Integrating your Exinda Appliance with a captive portal
The Exinda Appliance can be a part of a captive portal system by using the HTTP Redirect policy to redirect unauthenticated traffic to the login page of your captive portal system.
When users have authenticated with your captive portal, your portal system sends the login user information and the group to which you want the user to belong, to the Exinda appliance through the appliance Active Directory API. You may choose to have a single authenticated user group or you may choose to have several user groups to indicate a level of service, such as Gold, Silver, and Bronze service levels.
On the Exinda Appliance, you need to create user-group network objects that link with these Active Directory groups, which then identify the traffic as belonging to authenticated users. In the Optimizer policy tree, you need to create policies for the authenticated traffic using the user group network objects and you will also need to create a policy to redirect unauthenticated HTTP traffic to your captive portal, and another policy to block other types of unauthenticated traffic. You should note that you should ensure that DNSDomain Name Server traffic for the unauthenticated users is not blocked.
Since the Exinda Appliance matches traffic to the filters in the policies (and virtual circuits) from the top of the Optimizer policy tree, you need to ensure that the most specific filters appear first in the tree. The policies should appear in the following order.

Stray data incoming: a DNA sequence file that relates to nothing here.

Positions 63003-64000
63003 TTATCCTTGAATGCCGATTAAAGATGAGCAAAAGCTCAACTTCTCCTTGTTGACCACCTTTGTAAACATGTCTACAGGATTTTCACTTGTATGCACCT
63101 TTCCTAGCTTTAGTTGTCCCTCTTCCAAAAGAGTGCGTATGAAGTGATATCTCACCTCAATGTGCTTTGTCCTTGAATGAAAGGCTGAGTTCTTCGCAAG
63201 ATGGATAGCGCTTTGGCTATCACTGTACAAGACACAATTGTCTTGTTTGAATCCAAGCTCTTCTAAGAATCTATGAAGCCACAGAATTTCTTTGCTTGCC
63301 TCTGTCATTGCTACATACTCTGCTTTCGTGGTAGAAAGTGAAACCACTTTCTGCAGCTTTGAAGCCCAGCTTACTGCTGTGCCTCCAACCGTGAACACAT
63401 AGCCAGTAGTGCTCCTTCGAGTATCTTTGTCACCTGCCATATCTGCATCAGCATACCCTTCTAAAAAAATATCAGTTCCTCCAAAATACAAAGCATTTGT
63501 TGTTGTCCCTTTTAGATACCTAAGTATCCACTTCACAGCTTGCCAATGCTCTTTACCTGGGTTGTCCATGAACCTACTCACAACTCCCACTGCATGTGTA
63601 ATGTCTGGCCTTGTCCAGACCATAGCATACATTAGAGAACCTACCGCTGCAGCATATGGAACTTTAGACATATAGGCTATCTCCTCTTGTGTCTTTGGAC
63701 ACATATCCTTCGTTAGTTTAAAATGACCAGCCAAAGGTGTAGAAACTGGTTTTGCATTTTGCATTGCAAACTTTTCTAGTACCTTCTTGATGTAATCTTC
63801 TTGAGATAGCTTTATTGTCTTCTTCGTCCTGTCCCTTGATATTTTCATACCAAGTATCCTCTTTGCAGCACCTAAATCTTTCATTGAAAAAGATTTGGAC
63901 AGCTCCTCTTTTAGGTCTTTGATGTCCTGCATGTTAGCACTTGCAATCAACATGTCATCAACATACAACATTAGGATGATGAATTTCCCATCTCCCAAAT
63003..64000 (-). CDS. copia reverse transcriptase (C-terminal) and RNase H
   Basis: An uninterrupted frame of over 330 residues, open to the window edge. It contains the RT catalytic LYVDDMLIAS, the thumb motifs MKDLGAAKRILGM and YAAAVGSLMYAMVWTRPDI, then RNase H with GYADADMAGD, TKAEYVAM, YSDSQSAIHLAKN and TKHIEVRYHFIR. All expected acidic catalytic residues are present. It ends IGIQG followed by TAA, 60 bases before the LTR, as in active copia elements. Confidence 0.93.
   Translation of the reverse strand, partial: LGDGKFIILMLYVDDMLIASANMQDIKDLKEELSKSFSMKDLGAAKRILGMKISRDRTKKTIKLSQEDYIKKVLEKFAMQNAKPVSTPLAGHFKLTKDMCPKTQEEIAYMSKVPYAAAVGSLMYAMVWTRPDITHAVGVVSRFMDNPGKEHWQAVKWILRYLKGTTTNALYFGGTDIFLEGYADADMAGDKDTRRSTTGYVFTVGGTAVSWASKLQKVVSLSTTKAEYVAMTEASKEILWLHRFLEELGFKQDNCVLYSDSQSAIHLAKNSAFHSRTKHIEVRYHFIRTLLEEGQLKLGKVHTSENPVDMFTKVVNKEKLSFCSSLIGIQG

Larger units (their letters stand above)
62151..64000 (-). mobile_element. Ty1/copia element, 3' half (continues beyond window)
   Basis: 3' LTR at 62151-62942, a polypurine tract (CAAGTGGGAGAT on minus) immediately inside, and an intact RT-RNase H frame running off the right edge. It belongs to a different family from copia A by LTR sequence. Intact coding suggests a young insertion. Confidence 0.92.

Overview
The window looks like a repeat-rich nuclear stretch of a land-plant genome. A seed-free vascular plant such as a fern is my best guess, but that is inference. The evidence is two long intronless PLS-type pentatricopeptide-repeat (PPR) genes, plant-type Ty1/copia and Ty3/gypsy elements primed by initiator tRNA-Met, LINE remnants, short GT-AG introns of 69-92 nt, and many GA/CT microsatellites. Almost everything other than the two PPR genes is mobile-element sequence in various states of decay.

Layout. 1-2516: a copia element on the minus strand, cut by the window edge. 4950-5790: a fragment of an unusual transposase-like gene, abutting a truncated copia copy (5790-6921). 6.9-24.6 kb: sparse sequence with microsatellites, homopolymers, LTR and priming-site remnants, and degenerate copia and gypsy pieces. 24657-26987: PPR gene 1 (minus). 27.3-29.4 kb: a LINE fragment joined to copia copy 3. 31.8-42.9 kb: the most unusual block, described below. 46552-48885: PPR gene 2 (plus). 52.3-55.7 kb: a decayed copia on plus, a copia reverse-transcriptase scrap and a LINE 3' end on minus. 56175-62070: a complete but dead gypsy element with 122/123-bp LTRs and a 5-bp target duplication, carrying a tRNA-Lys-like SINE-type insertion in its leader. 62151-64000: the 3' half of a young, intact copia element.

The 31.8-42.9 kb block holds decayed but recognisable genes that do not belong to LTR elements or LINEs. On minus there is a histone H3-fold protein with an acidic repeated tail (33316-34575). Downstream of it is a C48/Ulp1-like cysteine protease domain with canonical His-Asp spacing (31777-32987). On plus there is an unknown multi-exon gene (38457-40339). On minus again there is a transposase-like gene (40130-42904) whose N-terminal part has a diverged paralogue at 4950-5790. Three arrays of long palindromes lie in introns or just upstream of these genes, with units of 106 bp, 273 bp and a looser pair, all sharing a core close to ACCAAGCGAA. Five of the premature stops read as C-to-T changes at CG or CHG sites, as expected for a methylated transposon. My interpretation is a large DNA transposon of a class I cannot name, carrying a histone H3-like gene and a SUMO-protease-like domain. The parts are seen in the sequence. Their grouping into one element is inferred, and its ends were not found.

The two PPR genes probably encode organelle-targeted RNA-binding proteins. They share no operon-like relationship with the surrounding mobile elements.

- Authenticated traffic, to which you may want to apply various policies
- Remaining (unauthenticated) HTTP traffic, which you will redirect to a login URL using the HTTP Redirect policy
- Remaining (unauthenticated, non-HTTP) traffic, which you may want to block or throttle.
When redirecting traffic to a URL, ensure that traffic to that URL does not fall into the redirect policy as this will cause a redirect loop. This will not be an issue if the captive portal is on your local network such that traffic from the unauthenticated users can get to the captive portal directly without going through the Exinda appliance.
If the captive portal is positioned such that the unauthenticated users traffic goes through the Exinda appliance, then add a policy before the redirect policy that will capture the traffic to the captive portal and will allow it through.
If you have a single authenticated users group, you can create separate virtual circuits for the authenticated and unauthenticated users. Multiple policies can then be added to the authenticated user virtual circuitlogical definitions that partition a a physical network circuit and used to determine what traffic passes through it and how much to manage these users.
Note that both virtual circuits can be specified as requiring 100% of the available bandwidth with automatic handling of over-subscription. This allows the bandwidth to be shared. However, since unauthenticated traffic requires very little bandwidth, the authenticated users will get almost all of the bandwidth.
However, if you have multiple groups of authenticated users where you want one group to have preferential treatment over the other groups, you need to create a series of policies within a single virtual circuit where each policy explicitly filters in favour of the authenticated users.
Using virtual circuits to filter authenticated traffic is easier if you have many policies that you want applied to the authenticated traffic. However, since only policies, not virtual circuits, can ensure preferential treatment of the traffic, you need to use policies to filter the authenticated user groups.
- Configure Network User Groups
- Creating a Virtual Circuit for Authenticated Users
- Creating a Virtual Circuit for Unauthenticated Users
- Creating policies to filter for Authenticated Users with no Virtual Circuit available
- Creating policies that redirect traffic
- Creating policies that block unwanted unauthenticated traffic